Depending on what part of the world you’re in, “barbecue” can mean many different things: to some, it’s simply meat cooked on an open grill, over fire or hot coals; in the American south, it’s as much a regional cuisine as it is a subculture. To some, “barbecue” is a flavour (think: sauce, potato chips). Meanwhile, South African barbecue — known there as “braai” — is as much a social custom as it is a type of food. Here is a quick primer to the delicious, culturally significant South African braai.
The word “braai” has its roots in Afrikaans, the West Germanic language spoken in several South African countries. “Braai” means “to grill”, while “braaivleis” means “grilled meat.” Afrikaans itself is evolved from Dutch; “braai” therefore is evolved from the Dutch word braden, which means “to roast”.
Boerewors and beyond
There aren’t many hard and fast rules for what a braai entails — only that it involves food being cooked on a grill over an open fire (or hot coals). What is grilled is entirely up to the braaier (or griller) — and this, perhaps, is the one rule of the braai: there is only one braaier, and their methods, tools, and recipes are entirely up to them. What hits the grill can be anything from meat to fish to vegetables. More regionally specific foods you might find at a South African braai include braaibroodjies, which are grilled cheese sandwiches often served with tomato and onion, and the aforementioned boerewors, which are farmer’s sausages.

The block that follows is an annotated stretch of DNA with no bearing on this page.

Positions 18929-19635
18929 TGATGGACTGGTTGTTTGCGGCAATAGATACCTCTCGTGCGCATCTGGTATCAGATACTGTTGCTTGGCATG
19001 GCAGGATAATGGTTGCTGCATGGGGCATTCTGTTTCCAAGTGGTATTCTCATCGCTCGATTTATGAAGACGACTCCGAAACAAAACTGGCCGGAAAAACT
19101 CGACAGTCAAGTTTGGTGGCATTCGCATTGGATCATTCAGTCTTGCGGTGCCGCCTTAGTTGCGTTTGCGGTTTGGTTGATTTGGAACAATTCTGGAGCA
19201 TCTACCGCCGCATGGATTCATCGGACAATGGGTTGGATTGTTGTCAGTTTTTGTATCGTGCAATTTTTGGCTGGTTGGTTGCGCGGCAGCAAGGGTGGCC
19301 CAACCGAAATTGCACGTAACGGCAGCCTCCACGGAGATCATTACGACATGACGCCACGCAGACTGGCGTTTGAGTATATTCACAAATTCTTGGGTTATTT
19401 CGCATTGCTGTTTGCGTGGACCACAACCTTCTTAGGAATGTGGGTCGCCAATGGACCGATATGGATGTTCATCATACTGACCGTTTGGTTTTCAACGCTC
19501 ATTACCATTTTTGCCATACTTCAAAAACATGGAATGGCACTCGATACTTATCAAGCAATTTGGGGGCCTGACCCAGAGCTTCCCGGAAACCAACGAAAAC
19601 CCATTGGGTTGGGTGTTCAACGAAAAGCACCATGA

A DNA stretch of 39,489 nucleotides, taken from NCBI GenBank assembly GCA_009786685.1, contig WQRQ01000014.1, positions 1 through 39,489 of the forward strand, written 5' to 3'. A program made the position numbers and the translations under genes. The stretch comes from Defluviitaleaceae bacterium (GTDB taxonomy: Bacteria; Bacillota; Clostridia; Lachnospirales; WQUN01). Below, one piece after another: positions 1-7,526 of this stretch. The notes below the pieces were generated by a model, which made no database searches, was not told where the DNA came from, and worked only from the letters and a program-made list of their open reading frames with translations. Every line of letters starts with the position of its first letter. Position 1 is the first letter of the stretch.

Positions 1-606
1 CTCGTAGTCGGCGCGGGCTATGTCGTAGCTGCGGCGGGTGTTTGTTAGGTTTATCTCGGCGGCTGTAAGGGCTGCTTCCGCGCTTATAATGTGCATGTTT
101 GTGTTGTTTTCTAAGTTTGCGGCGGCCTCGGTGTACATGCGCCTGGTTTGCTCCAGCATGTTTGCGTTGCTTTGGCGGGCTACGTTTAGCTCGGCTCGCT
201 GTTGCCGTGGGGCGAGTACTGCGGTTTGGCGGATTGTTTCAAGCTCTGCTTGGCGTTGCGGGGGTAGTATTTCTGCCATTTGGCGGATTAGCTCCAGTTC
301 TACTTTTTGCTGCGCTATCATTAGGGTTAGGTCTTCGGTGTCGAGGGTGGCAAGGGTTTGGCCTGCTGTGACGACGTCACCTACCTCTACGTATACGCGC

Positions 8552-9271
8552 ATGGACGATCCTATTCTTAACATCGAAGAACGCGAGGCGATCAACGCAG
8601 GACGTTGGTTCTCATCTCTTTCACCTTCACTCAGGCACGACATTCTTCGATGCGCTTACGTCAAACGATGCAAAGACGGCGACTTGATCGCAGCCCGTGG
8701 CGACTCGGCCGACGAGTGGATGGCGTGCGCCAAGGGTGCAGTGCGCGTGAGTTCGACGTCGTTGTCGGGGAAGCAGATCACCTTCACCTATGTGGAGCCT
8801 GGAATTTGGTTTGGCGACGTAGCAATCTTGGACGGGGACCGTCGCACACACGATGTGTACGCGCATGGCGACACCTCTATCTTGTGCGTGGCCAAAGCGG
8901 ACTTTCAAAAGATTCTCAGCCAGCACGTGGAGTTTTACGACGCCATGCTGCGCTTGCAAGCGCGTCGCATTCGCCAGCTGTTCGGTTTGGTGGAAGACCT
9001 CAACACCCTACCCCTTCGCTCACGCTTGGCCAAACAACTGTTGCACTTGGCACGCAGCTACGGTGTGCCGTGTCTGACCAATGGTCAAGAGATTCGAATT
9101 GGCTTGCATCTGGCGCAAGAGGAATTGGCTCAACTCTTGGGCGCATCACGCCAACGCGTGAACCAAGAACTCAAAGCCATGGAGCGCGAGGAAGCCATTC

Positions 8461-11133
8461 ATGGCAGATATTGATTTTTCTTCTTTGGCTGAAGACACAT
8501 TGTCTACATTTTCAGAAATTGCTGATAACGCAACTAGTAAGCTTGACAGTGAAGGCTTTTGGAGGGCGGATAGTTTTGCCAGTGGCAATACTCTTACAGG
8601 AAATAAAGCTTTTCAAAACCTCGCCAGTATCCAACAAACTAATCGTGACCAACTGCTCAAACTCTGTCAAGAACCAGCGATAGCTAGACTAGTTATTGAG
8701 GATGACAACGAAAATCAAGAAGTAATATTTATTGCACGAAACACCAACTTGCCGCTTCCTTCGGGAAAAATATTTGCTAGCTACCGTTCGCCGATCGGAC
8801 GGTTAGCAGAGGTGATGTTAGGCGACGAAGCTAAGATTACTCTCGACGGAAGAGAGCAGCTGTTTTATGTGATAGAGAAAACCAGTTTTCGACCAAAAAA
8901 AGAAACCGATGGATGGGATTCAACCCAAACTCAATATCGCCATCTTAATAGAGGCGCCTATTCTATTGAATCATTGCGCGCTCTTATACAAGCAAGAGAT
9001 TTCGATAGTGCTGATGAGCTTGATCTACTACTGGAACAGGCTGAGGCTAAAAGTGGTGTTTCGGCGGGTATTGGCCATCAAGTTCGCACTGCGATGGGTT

Conversation is key
A braai isn’t just about food. More than anything, it’s a social gathering where people mingle for long lengths of time over food and drink. If you plan to attend a braai, go with an empty stomach — and a lot of space in your day planner.
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